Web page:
Swan Huntley’s Books with a Sense of Humor That Aren’t Categorized as Humor
If you’re looking for an edgy beach read this summer, Swan Huntley’s latest novel The Goddessesshould be on your wish list. Set in the lush tropical paradise of Hawaii, the book tells the story of Nancy, a wife and mother who is desperate for a fresh start. She thinks that she has found it when she befriends Ana, a charismatic yoga teacher, but their all-consuming friendship begins to take a toll. The Goddesses has many of the ingredients of a perfect beach read, including psychological suspense, a peek behind the veneer of an aspirational world, and a compelling twist. As the author herself explains below, the book also straddles the line between light and dark. Keep reading to find out more about how the author approached this balancing act, and discover the other books that Huntley loves for their light and dark tone.
I love books about dark subjects written by funny people. Life can be bleak and humor is my coping mechanism. Unavoidably, an author’s life view is reflected in their work. My favorite authors are the ones who I assume share my opinion that life is a tragic comedy. A lighthearted approach to the problem of being human is the basis of all my work. In my second novel, The Goddesses, a housewife befriends her evil yoga teacher. Together they engage in the selfless act of handing out sandwiches – but for selfish ends. The stakes of this book are real. What happens is dismal. This is not a book that’s asking you to laugh out loud the whole time, but rather, to chuckle every so often at how funny it is to be alive.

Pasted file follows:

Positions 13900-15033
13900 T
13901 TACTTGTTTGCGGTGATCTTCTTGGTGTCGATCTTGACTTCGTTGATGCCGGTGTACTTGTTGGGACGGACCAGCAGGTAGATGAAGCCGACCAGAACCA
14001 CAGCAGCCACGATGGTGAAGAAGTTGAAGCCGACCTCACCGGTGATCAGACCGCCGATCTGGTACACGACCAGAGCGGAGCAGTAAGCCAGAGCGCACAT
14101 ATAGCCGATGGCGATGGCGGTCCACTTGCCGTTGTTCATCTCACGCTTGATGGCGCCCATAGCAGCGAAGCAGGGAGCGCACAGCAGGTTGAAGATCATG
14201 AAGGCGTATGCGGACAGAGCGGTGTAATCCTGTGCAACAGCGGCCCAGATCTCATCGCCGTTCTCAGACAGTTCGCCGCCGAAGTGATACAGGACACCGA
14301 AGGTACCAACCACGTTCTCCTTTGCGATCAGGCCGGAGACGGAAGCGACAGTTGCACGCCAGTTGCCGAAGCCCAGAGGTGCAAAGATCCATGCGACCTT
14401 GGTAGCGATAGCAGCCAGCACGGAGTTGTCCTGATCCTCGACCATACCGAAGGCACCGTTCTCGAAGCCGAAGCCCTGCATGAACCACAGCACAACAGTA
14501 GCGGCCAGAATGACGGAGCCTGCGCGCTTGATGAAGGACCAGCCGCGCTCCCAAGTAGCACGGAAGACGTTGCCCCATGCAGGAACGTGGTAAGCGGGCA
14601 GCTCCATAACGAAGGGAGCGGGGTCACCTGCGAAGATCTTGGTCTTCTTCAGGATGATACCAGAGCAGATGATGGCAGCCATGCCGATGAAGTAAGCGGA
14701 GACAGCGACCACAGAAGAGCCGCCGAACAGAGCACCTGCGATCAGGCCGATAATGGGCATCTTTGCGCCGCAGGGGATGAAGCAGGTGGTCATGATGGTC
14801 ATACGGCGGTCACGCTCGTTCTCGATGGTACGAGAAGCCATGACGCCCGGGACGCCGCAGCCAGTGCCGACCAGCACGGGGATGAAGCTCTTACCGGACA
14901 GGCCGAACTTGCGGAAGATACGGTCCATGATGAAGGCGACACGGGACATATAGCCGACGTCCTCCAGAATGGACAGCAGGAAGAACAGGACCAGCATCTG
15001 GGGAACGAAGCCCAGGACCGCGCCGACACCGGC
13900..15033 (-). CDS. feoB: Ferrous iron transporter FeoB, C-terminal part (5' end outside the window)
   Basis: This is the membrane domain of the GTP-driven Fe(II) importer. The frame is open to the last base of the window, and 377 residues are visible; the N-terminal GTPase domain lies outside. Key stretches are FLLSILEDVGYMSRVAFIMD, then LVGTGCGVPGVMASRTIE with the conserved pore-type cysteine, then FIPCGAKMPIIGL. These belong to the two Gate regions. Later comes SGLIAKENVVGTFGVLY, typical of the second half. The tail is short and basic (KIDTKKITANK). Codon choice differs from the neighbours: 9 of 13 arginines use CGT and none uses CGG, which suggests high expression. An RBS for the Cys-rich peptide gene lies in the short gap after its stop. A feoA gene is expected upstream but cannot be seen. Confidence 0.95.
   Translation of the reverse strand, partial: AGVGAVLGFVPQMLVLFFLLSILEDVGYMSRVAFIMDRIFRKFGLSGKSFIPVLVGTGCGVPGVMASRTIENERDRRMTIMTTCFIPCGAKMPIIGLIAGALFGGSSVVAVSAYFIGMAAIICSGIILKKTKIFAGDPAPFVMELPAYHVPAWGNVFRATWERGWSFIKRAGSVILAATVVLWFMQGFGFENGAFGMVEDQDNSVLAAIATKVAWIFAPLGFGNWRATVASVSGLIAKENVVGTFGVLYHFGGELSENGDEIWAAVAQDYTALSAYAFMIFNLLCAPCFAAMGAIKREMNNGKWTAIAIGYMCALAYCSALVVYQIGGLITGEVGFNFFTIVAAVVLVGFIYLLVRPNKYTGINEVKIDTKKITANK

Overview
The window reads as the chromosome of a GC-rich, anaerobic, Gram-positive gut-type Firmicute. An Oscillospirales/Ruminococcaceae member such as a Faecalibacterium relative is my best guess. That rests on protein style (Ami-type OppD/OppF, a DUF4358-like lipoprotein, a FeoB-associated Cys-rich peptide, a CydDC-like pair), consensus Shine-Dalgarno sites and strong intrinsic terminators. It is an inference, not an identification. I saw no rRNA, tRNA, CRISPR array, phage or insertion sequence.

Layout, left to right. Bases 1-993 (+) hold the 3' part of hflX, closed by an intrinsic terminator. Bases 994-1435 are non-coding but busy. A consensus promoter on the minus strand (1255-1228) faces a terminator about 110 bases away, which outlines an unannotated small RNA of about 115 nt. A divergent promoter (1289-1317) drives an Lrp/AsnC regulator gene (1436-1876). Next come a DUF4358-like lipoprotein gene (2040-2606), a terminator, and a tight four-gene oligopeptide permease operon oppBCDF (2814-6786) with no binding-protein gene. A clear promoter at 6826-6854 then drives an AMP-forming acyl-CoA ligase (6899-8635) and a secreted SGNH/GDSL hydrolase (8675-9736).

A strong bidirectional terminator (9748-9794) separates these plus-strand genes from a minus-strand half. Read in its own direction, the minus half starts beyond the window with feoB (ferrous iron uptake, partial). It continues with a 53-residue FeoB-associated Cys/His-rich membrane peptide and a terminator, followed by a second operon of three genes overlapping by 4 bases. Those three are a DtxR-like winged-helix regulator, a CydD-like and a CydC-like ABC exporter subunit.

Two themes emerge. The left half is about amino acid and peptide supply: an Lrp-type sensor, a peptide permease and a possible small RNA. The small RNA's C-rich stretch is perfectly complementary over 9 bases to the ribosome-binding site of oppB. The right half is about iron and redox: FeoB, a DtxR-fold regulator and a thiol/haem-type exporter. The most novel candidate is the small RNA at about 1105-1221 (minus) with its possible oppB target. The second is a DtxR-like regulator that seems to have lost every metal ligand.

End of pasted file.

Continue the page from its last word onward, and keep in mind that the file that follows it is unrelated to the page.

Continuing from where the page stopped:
Here are some other books that I admire for their light/dark tone:
The Pisces by Melissa Broder
This story about a love addict named Lucy who comes to terms with her issues is completely painful in the most hilarious way. I really felt like I was with Lucy on her journey as I read this. The first-person voice created such an understanding that I even agreed with some of her bad choices, or at least I could see why she made them. The asides about life, nothingness, and people with huge lips who touch them to make sure they’re still huge gave me great pleasure.
Lit by Mary Karr
Mary Karr’s memoir about drinking and sobriety is devastating. It’s also rendered with such spirited lightness. Drinking histories often turn into a self-flagellation game, or a proud list of stupid things people did when they were drunk, but in this one, the past is seen through the lens of someone who’s wry and full of heart.
Playing Dead: A Journey Through the World of Death Fraud by Elizabeth Greenwood
Death fraud isn’t funny. The lows people must reach to even think about committing death fraud—it’s usually about money—are un-hilarious, period. Elizabeth Greenwood manages to find the comedy anyway. A story about a man who “dies” only to return to his home as a different person (but still named John) is captured respectfully and hilariously, and it’s this tone that keeps us entertained throughout. Also, the information I received from this book has given me the confidence to commit death fraud if necessary.